In the late 18th century, people didn’t flock to the beaches like they do today. Sea bathing was only prescribed by doctors to “purify the body” and treat lung conditions. They used the term “hydrotherapy”.
At the time, Brittany was too remote and so the Parisian middle classes travelled to Normandy, giving rise to the first seaside resorts on the Normandy coast.
But as the French rail network grew, other seaside towns became accessible and were in turn developed, Saint-Cast le Guildo for instance. Can you believe that it used to take 14 hours to travel from Paris to Saint-Cast by train in the early 20th century! With the arrival of the Paris-Brest railway line in 1865, it was much easier for the Parisian aristocracy to travel to the Breton coast for their medical treatments.
The town of Saint-Cast developed fairly quickly thanks to the people that came from Paris and Northern France to spend a few days by the sea.
Tents and beach huts were set up on the Grande Plage to protect visitors from the sun and wind, and to enable them to picnic with friends and family, and change into their bathing suits.
You’ll find wooden beach huts on the Grande Plage that are identical to the early 20th-century ones and they are still available for hire today.
The seaside resort of Sables d’Or owes its development to two men – Louis Harel de la Noë, a local railway engineer, and Roland Brouard, an estate agent from St. Malo, who dreamt up the avant-garde resort with motor cars and modern-day sports in mind.
Major building work began in 1922 and the resort opened in July 1924. Building plots were sold for a very high price from 1925 onwards. For some newspapers, it was “the new pearl on the Emerald Coast” and posters of Sables d’Or appeared everywhere, including in the Paris métro and travel agents.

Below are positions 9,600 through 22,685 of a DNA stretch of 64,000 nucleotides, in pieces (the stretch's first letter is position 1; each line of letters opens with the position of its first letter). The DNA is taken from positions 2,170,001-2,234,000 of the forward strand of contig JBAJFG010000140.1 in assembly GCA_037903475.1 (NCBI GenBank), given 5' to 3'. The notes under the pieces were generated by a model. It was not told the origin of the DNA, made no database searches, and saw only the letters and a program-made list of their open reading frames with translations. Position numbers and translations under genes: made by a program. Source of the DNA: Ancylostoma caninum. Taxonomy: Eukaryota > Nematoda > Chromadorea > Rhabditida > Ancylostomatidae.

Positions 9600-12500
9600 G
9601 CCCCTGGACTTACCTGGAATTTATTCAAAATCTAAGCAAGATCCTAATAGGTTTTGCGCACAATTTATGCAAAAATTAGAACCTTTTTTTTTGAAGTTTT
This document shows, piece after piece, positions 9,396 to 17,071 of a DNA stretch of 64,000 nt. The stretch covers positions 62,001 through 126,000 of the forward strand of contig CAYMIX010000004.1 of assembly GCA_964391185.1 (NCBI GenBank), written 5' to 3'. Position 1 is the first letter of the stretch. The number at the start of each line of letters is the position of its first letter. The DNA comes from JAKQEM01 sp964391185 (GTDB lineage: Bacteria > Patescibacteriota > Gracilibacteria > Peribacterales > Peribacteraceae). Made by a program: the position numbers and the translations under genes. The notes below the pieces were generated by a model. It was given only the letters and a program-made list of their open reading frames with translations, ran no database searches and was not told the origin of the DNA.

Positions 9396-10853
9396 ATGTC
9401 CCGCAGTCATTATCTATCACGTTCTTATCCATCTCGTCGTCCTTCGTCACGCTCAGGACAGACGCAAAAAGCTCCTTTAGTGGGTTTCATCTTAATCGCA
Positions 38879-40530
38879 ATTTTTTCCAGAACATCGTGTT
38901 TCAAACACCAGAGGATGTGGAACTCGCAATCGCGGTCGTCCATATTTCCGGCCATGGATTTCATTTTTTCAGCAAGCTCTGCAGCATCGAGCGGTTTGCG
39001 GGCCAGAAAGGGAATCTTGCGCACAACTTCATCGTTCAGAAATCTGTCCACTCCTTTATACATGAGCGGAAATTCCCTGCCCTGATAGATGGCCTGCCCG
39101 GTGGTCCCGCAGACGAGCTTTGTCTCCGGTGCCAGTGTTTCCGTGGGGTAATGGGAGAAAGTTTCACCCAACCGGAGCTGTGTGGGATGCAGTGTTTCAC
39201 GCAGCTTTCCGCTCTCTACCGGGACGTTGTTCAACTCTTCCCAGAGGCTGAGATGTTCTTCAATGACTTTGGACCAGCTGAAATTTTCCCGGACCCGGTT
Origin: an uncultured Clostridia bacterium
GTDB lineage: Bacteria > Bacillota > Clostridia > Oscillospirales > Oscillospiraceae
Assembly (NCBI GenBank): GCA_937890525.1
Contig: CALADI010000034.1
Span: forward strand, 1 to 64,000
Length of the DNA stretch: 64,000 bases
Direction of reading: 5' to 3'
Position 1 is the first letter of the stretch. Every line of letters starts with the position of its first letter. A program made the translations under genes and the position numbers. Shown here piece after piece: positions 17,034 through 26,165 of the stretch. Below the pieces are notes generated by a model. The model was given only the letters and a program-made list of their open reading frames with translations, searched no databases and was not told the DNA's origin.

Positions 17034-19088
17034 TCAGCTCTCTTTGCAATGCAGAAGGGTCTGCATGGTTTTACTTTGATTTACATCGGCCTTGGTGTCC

At the time, Sables d’Or was not a “seaside” resort but rather a “health” resort. This internationally recognised label was very popular with the English and awarded by the Ministry of Health. This rating was based on air and water quality, the reliability of the sewerage system, and the absence of any potential source of pollution. Health resorts were therefore renowned for their healing effects and drew in huge crowds.
In the early 20th century, it was customary to cover up and avoid the sun as only farmers and people who worked outside were brown and a suntan was considered common by wealthy people.
Bathing suits were very different back then. In fact, they were called suits rather than costumes and covered up most of the body. They were made from thick (almost always black) cotton or wool and there was little thought for comfort or hygiene as the main aim was to cover up as much skin as possible.
The rise in seaside resorts
The first tourists came from the upper classes and so the facilities needed to cater to this section of the population. Saint-Cast, a fashionable tourist resort, enjoyed a heyday until the eve of the First World War. Luxury hotels were therefore built for wealthy clientele, for instance Hôtel Royal-Bellevue, Hôtel Ar Vro and Hôtel de la Garde.
After World War I, beaches became more popular and were associated with fun and relaxation. It became very fashionable to go to the seaside!
The arrival of paid leave in 1936 transformed the tourism industry as more people could afford to go on holiday. From then on, seaside holidays were no longer just for the affluent elite. Resorts therefore had to cater for these tourists, who although able to go on holiday, still had a smaller budget than the wealthier families. So, more reasonably-priced hotels sprang up. The luxury hotels gradually disappeared and were replaced by campsites from the 1950s onwards. Another form of tourism had emerged.
The French Ministry of Tourism’s station balnéaire (literally sea bathing resort) label was only awarded to Sables d’Or les Pins in 1954 and to Saint-Cast le Guildo in 1969.
Nowadays, we don’t go to the beach on the doctor’s orders but rather to have fun, relax and unwind!